If you have been reading online about Vanguard’s funds you may have come across the notion that VTSAX is closed to new investors. Perhaps you also have been trying to purchase VTSAX through another broker such as Schwab or TD Ameritrade and wondered why you can’t. Well, don’t fret. I’m here to help!
Why Is VTSAX Closed To New Investors? VTSAX is in fact not closed to new investors. The fund that is closed is VTSMX. You can still purchase Admiral Shares of VTSAX at a minimum investment of $3,000. Our brokers may display that VTSAX is closed since Vanguard has reserved the right to sell their Admiral Shares solely through them.
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What is VTSAX?
Vanguard’s Total Stock Market Index Fund (VTSAX) comprises more than 3,000 securities and aims to replicate the performance of the entire U.S. stock market.
VTSAX is structured as a mutual fund but operate de facto more like an ETF since it is passively managed. This means that there is not active manager picking stocks to sell or buy. This usually also results in a lower tax burden for investors since the fund is subject to less capital-gains tax.
VTSAX is the counterpart to VTI. Both of these funds, Vanguard’s Total Stock Market Admiral Shares (VTSAX) and Vanguard’s Total Stock Market ETF (VTI), track the performance of the entire domestic market. The only difference is their structure and minimum investment.
- VTSAX: $3,000
- VTI: Price of one share (~$150)
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What’s the difference between VTSAX and VTSMX?
Now, you’ve perhaps heard me mention before that VTSMX is closed to new investors. Both are odd acronyms that don’t make a lot of sense on their own. Additionally, it does not help that they both have the same name:
- VTSAX: Vanguard Total Stock Market Index Fund Admiral Shares
- VTSMX: Vanguard Total Stock Market Index Fund Investor Shares
So, the difference is actually simple. VTSAX is Vanguard’s Admiral Shares fund and VTSMX is Vanguard’s Investor Shares fund. These difference share classes indicate two things: minimum investment and fees.
In general, Investor shares will have a higher minimum investment and a lower expense ratio than Admiral Shares.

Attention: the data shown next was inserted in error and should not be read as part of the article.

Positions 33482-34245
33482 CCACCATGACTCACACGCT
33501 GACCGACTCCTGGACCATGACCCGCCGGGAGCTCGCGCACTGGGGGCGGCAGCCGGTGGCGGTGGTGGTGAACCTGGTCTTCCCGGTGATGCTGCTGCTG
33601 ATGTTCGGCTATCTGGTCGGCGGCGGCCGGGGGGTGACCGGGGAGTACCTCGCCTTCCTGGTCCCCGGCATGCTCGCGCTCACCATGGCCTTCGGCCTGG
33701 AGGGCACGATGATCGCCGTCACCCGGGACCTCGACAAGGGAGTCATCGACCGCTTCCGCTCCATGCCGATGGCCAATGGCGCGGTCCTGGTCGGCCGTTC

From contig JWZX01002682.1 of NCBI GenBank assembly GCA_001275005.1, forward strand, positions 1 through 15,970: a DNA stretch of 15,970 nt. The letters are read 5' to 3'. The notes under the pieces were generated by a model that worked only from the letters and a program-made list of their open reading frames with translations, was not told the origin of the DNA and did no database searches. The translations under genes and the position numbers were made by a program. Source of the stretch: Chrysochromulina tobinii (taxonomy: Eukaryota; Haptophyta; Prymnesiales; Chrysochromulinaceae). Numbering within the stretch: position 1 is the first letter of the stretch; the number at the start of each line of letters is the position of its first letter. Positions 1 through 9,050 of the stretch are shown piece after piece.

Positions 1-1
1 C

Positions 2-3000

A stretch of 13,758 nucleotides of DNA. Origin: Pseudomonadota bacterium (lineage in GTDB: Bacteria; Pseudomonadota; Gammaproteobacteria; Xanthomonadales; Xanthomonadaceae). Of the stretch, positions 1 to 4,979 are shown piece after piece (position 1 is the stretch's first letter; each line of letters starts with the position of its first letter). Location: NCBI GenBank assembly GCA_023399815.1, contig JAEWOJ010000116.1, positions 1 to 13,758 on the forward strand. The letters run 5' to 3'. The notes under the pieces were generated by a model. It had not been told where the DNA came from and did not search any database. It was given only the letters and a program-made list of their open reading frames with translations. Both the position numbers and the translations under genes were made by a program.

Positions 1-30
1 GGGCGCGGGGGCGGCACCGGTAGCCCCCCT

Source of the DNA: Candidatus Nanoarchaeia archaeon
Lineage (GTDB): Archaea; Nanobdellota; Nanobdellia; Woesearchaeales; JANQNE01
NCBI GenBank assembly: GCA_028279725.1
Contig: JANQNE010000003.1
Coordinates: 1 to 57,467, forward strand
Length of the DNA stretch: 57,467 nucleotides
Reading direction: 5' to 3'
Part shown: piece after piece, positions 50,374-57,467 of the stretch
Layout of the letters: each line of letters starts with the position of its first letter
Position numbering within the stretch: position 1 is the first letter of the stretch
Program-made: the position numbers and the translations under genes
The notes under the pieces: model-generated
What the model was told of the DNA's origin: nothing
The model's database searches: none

Is VTSMX closed to new investors?
As you can see prominently displayed on Vanguard’s fund info page: VTSMX is indeed closed to new investors.
As a result, you no longer have the option to invest in VTSMX. However, you can convert existing Investor Shares to Admiral Shares (VTSAX) at a minimum of $3,000.
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Why are some Vanguard funds closed?
Vanguard will rarely completely close a fund but if they do so, it is for structural reasons. Usually, closures are accompanied by the opening of a new similar and lower cost fund and the option to transfer your existing holdings fee-free.
In 2018, Vanguard made the announcement on their blog and highlighted some additional benefits:
- The main reason for closing VTSMX and moving to VTSAX was to decrease fees and to increase transparency and simplicity.
- They dropped the initial minimum investment for VTSAX from $10,000 to $3,000.
- The change is based upon their core mission: to offer investors a better chance of success.
The biggest advantage of converting your VTSMX to VTSAX or just buying VTSAX now since the other one is close are lower fees. If we look at the expense ratios side-by-side we can see the difference:
As you can see above the difference is quite significant. In fact, Vanguard has dropped the expense ratio by an entire percentage point, from 0.14% to 0.04%.
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There still remains some confusion out there whether VTSAX is closed to new investors or not. But you now know better: VTSAX is not closed to new investors. It is open and alive and well.
Closing VTSMX and lowering the fees and minimum investment for their Admiral Shares has given even more investors the chance to take advantage of Vanguard’s fantastic financial products.
There is not much else to say.
Invest in VTSAX. (Not investment advice).
Until next time!
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I believe this statement is incorrect and should be “reversed”: In general, Investor shares will have a higher minimum investment and a lower expense ratio than Admiral Shares.